Pilgrimage to site of First Flight

by Madeleine Kolb

What better way to celebrate the Fourth of July than to fly to the site of the First Flight by Orville and Wilbur Wright? And what better way to get there than by flying?

On July 4, my BF Dick and I flew to the site of the first flight from the airport in southern Maryland where he keeps his small airplane. We flew across the Potamac River, across Chesapeake Bay to Cape Charles, south to the Norfolk, Virginia area, and along the Outer Banks of North Carolina, landing at the First Flight Airport at Kill Devil Hills.

Before we came east, Dick had been teaching me to fly his airplane, so I took a turn on the way. I had not flown with him for quite a while because of a combination of bad weather in Seattle and our move to the east coast, leaving the airplane behind until last month. I felt a little rusty at first but really enjoyed flying again as my previous training started to kick in.

We landed at First Flight Airport, climbed the hill to the Wright Brothers National Monument, and then walked the path set with markers showing the  takeoff point and the final point of each of the four flights on December 17, 1903. The fourth flight was the longest, going 852 feet and lasting 59 seconds.

These powered flights were the culmination of years of dedicated design and re-design; testing, and re-testing; analyzing, debating, and collaborating.  After a discouraging glider flight  in 1901, Wilbur wrote,

At this time I made the prediction that men would sometime fly, but that it would not be within our lifetime.

Though Orville and Wilbur were discouraged at times, they never gave up. And two years after Wilbur’s dire prediction, they were successful.  Today, more than 100 years later, it’s amazing how the two brothers, working together, tackled and solved one problem after another, overcame one obstacle after another, and finally achieved what mankind had dreamed of for so many centuries.

Have you visited a historic site and felt its significance at a deep level? Have you sensed what it must have been like to be there at the time of an awesome accomplishment or a terrible battle?  Would you like to share your experience?

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{ 4 comments… read them below or add one }

1 Aileen July 6, 2010 at 3:08 pm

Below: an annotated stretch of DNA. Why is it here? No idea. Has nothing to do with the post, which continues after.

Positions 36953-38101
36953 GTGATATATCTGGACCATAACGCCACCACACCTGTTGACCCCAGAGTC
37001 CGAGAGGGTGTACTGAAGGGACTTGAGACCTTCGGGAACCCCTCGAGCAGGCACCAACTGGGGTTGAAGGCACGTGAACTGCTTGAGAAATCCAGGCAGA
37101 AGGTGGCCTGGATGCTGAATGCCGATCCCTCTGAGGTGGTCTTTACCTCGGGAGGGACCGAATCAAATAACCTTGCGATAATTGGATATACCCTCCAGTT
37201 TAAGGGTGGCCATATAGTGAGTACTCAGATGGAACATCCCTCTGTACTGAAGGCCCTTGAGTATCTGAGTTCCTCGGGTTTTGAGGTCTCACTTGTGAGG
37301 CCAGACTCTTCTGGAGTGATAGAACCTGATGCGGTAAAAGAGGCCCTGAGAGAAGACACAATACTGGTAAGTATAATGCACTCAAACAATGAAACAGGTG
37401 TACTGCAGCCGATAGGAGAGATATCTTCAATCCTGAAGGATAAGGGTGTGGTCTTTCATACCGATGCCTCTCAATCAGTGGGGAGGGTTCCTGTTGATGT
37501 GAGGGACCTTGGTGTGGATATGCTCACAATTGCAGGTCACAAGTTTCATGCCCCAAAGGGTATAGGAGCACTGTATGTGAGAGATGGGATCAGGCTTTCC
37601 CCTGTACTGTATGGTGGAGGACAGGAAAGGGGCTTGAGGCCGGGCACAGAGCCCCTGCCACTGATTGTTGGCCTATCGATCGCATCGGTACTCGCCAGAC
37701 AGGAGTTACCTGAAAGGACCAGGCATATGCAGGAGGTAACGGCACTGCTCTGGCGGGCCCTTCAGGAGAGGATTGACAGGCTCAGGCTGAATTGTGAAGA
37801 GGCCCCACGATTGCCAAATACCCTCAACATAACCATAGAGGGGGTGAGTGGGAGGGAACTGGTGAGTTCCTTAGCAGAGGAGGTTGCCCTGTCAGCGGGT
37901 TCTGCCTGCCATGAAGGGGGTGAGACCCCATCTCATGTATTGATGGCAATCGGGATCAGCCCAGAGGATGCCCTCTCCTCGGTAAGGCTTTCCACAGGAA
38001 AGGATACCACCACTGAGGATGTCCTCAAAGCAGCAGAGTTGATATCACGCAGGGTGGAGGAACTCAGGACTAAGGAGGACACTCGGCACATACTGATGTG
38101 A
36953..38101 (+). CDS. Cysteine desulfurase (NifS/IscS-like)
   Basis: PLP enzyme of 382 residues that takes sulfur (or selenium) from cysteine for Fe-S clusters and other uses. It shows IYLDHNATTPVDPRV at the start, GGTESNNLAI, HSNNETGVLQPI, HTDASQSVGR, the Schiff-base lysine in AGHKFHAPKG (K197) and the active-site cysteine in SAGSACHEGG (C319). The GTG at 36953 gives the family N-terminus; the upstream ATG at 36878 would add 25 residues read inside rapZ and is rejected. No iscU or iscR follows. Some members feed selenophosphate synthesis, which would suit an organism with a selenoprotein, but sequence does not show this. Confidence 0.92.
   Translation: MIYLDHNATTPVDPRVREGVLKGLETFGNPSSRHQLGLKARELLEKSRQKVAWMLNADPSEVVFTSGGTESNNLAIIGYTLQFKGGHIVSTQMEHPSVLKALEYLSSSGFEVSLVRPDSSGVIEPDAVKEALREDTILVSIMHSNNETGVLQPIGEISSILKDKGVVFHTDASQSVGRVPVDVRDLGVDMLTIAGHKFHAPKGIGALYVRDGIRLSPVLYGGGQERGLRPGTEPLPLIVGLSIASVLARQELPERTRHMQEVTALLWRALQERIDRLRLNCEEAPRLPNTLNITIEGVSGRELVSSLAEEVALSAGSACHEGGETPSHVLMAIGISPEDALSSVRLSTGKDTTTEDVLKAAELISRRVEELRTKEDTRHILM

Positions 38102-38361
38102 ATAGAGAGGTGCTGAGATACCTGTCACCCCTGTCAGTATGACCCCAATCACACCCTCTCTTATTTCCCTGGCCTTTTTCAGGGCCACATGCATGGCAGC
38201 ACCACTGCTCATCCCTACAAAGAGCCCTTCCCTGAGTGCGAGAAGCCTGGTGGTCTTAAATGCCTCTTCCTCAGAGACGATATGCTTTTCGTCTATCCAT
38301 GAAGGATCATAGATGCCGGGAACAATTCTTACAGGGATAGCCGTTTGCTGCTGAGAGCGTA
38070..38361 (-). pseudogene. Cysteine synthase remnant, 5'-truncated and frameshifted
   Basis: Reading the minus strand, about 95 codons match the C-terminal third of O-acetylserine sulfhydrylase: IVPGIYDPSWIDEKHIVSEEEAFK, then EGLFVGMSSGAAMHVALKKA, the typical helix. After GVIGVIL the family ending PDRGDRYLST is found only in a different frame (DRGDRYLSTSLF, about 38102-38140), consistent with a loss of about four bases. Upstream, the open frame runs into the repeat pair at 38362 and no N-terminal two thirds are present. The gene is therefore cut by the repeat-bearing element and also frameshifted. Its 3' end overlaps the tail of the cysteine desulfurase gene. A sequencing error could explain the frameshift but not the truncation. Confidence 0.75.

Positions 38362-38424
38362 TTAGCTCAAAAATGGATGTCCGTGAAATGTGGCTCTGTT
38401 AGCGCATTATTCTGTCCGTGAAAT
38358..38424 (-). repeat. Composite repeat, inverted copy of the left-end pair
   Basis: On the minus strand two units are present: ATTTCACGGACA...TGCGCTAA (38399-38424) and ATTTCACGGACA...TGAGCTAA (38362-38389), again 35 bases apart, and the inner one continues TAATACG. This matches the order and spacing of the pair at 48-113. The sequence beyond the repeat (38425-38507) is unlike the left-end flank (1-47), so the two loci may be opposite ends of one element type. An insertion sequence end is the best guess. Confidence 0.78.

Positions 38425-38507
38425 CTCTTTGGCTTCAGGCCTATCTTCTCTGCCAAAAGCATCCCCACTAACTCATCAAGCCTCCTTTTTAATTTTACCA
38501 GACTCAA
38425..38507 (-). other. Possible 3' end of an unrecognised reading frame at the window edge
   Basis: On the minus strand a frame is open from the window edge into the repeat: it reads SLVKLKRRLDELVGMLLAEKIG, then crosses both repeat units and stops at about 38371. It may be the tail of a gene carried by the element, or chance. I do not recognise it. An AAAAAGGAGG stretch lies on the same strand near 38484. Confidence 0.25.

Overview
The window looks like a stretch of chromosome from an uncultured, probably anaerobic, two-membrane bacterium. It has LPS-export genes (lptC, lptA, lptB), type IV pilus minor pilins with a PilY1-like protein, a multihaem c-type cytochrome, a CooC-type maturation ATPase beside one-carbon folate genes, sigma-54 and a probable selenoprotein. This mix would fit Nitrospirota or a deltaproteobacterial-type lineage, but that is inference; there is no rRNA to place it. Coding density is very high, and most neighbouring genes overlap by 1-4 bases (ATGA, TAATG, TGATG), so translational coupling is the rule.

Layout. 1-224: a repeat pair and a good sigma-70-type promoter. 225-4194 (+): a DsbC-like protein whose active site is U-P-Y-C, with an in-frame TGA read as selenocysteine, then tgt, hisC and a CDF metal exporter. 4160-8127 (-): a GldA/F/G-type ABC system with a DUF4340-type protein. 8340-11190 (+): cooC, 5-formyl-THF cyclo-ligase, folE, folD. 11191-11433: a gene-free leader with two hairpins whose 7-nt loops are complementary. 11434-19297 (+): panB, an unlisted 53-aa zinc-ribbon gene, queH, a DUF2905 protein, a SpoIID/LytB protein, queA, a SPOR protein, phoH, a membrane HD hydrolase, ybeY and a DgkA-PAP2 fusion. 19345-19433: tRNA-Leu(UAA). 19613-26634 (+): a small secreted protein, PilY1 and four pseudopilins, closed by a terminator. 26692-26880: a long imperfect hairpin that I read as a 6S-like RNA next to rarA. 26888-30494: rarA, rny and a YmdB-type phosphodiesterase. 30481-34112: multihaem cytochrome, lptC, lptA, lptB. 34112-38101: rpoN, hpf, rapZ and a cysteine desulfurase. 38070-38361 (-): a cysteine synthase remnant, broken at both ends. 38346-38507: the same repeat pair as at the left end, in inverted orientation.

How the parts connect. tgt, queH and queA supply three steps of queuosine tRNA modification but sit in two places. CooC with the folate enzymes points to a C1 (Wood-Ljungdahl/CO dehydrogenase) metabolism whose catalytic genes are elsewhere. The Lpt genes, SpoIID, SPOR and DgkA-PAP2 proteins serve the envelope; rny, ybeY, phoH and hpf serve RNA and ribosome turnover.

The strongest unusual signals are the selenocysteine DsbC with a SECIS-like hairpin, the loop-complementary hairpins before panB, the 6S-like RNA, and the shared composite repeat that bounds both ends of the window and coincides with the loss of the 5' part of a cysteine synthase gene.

Inspiring and uplifting post Madeleine!! “it’s amazing how the two brothers, working together, tackled and solved one problem after another, overcame one obstacle after another, and finally achieved what mankind had dreamed of for so many centuries.”

I enjoy being in the presence of a historic site and going back and forth between life then and life now in my mind.
What a wonderful way to celebrate July 4th. I’m in awe reading that you can fly a airplane.

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2 Madeleine Kolb July 6, 2010 at 3:50 pm

Aileen, Thank you so much for your warm comment.

I’m so lucky that Dick is teaching me to fly. He actually got his pilot’s license before his driver’s license when he was a teen-ager. He’s a great instructor and always so calm.

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3 Angela Artemis July 7, 2010 at 10:53 pm

Hi Madeleine,
I’d love to see the site where the Wilbur bros. first flew their plane. I love history and visiting historical sites. Years ago I used to fly in a small plane with a friend. We took many trips and I loved it. You’re so lucky to that Dick is teaching you to fly!

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4 Madeleine Kolb July 8, 2010 at 9:11 am

Angela, Thank you for your comment. It was a wonderful trip. I’d read a lot about the Wright brothers, but there’s nothing like actually seeing the place where they achieved powered, controlled flight. It was a monumental task with many obstacles, but they never gave up.

And I am very fortunate to have the chance to learn how to fly with such a fine instructor.

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